I completely agree with you Gillian, slowing down is one of the best ways to truly experience a place and be in the moment with the experiences.

  3. Amy Says:

    Agree with you completely Gillian … we love travelling slow. It adds that extra dimension to the travel

  4. Kim Says:

    Gillian, I’m so glad I am an obsessive planner and blog reader because I feel like I’ve been able to identify some problems we will have on our RTW in advance. I, like you, am always wondering what is around the next corner. But I know to keep our sanity and to really get to know a place, we need to move slowly. Thanks, as always, for your wisdom. PS, have you thought anymore about that North American road trip next summer? :)
    Kim recently posted..My Life With F Words: Fear and Faith

  5. Glenda Says:

    Brilliant observations… thank you for your wisdom.
    Glenda recently posted..Celebrate

  6. Jillian Says:

    Great post as always! We too had to fight the need always to be on the go. We’re headed on our first adventure since our RTW on Saturday- when we planned it we had to tell ourselves over and over again that we couldn’t see it all. Now it’s down to 2 places in 10 days.
    Jillian recently posted..Photo:A VERY old book

  7. Audrey Says:

    Gillian,I couldn’t agree more about slow travel. I have looked at some RTW itineraries that have made my head spin. I get very stressed if I move around a lot. I tend to stay in places for longer periods of time. I like to feel settled. For the commenter Keith that is considering Portugal, it is amazing. We spent two months there. Three weeks in an apartment in the Algarve and then the rest of the time exploring other parts of the country. Very laid back, great people, great food.
    Audrey recently posted..Stage Your Own Bed In At The John Lennon Suite In Montreal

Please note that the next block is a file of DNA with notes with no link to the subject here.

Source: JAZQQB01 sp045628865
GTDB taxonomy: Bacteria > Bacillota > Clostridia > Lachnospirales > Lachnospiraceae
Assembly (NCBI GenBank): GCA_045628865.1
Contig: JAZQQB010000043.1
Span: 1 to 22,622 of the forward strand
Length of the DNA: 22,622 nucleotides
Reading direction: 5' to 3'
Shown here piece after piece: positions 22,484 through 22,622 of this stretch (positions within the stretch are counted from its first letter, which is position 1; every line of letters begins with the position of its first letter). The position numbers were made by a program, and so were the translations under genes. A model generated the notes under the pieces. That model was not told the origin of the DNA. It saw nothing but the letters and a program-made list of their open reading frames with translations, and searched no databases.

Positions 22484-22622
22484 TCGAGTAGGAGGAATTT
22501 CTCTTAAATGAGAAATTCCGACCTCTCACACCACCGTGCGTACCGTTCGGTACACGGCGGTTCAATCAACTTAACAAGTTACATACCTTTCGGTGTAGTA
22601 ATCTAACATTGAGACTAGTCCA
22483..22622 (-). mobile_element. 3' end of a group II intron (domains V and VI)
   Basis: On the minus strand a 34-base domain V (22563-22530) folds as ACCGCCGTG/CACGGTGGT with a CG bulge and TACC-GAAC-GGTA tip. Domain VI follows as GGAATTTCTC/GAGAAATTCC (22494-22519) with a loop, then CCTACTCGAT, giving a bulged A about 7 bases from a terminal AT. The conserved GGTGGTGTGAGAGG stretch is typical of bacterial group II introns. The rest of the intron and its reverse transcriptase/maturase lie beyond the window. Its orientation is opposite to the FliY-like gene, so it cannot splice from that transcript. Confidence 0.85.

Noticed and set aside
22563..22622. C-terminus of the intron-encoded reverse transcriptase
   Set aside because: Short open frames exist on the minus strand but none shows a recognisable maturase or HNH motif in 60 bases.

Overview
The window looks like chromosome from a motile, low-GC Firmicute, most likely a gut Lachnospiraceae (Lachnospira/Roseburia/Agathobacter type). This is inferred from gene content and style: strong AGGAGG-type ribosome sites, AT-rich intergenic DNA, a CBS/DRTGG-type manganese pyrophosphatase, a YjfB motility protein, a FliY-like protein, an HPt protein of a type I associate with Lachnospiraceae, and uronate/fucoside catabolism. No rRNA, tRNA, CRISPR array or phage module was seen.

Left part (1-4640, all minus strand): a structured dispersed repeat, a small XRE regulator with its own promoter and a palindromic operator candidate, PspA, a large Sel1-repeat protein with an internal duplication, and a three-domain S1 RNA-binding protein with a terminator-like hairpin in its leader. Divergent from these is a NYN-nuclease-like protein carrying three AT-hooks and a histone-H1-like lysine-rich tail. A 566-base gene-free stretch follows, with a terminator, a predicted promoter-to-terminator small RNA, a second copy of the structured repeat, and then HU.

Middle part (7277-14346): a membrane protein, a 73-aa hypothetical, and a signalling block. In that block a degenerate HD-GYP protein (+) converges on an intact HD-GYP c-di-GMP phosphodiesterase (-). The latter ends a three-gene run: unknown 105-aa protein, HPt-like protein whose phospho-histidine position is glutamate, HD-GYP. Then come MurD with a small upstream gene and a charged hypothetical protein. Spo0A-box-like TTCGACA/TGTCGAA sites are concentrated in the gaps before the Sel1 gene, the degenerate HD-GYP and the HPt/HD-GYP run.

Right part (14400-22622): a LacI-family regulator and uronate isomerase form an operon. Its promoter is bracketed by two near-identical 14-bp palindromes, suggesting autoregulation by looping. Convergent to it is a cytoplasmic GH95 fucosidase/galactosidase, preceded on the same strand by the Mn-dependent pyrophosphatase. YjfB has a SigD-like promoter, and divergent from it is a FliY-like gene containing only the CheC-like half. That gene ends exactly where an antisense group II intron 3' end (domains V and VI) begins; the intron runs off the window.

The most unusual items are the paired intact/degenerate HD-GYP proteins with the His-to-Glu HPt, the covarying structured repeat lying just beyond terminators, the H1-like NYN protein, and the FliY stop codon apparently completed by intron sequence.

8. Kieu ~ GQ trippin Says:

    Lesson #1.. Lol. Very true.

    And you’re absolutely right. We’re hoping to do things differently on our upcoming RTW too, primarily taking it slow which is why we opted for a half-way RTW instead of a full one. Looking forward to all the benefits of slow travels. Great post!
    Kieu ~ GQ trippin recently posted..How To: Party in Ibiza

  9. Micamyx|Senyorita Says:

    I think slow travel will make you appreciate a place more and it is also good for the health :D I realized that early this year. Being on the rush all the time makes traveling a bit exhausting, which shouldn’t be, right?
    Micamyx|Senyorita recently posted..Flying to Bacolod via AirPhil Express

  10. Phil Says:

    Great post, Gillian. I’m a big fan of slow travel myself. I think its biggest asset is the cultural discovery bit. Immersing yourself for a good long while is the best way to learn about a place.
    Phil recently posted..How to Prevent and Treat Typhoid Fever

  11. Anji Says:

    When you travel slowly you discover many things that perhaps in a short stay you would overlook. I guess that’s where the true beauty in travelling lies. In discovering those places that make a place authentic and unique.
    Anji recently posted..Around the World in 80 dishes- Mexico

  12. Bobbi Lee Hitchon Says:

    I agree with this article completely. When I first started traveling abroad, I was obsessed with hitting as many countries as possible as soon as possible. I soon realized how silly this was as I was only scratching the surface of the places I was visited and some of those places I may never have the chance to return to and do again. I think it’s so important to submerge yourself in one culture, stick around for a while and get to know the people. Plus, it makes travel relaxing and so much more meaningful. Great post.
    Bobbi Lee Hitchon recently posted..Preparing for an era party on a budget: Blitz

  13. Bridget @ Green Global Travel Says:

    great article! I think that there is so much more that you are able to learn when you travel slowly and really get to absorb the culture around you. best of luck on future travels!
    Bridget @ Green Global Travel recently posted..20 Stories from SnowedOutAtlanta That Will Restore Faith in Humanity